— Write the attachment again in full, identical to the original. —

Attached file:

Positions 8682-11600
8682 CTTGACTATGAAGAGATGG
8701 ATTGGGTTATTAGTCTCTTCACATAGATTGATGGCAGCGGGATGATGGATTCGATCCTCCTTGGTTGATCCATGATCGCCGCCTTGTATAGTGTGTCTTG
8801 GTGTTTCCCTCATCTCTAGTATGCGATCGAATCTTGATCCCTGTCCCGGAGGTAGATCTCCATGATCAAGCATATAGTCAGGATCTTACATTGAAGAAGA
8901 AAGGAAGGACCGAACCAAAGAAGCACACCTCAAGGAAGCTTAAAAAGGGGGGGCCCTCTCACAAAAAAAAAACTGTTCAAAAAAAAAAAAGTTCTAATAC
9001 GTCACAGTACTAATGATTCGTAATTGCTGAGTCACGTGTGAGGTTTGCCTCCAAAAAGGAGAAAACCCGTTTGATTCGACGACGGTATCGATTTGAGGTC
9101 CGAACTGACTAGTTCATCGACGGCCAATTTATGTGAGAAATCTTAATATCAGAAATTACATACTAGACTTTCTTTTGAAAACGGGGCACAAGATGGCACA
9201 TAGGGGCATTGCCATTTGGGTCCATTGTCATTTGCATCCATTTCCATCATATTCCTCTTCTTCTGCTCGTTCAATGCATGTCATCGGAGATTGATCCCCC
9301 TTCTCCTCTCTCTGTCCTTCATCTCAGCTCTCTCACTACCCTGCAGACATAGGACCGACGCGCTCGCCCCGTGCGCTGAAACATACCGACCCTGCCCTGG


Positions 8682-11600
8682 CTTGACTATGAAGAGATGG
8701 ATTGGGTTATTAGTCTCTTCACATAGATTGATGGCAGCGGGATGATGGATTCGATCCTCCTTGGTTGATCCATGATCGCCGCCTTGTATAGTGTGTCTTG
8801 GTGTTTCCCTCATCTCTAGTATGCGATCGAATCTTGATCCCTGTCCCGGAGGTAGATCTCCATGATCAAGCATATAGTCAGGATCTTACATTGAAGAAGA
8901 AAGGAAGGACCGAACCAAAGAAGCACACCTCAAGGAAGCTTAAAAAGGGGGGGCCCTCTCACAAAAAAAAAACTGTTCAAAAAAAAAAAAGTTCTAATAC
9001 GTCACAGTACTAATGATTCGTAATTGCTGAGTCACGTGTGAGGTTTGCCTCCAAAAAGGAGAAAACCCGTTTGATTCGACGACGGTATCGATTTGAGGTC
9101 CGAACTGACTAGTTCATCGACGGCCAATTTATGTGAGAAATCTTAATATCAGAAATTACATACTAGACTTTCTTTTGAAAACGGGGCACAAGATGGCACA
9201 TAGGGGCATTGCCATTTGGGTCCATTGTCATTTGCATCCATTTCCATCATATTCCTCTTCTTCTGCTCGTTCAATGCATGTCATCGGAGATTGATCCCCC
9301 TTCTCCTCTCTCTGTCCTTCATCTCAGCTCTCTCACTACCCTGCAGACATAGGACCGACGCGCTCGCCCCGTGCGCTGAAACATACCGACCCTGCCCTGG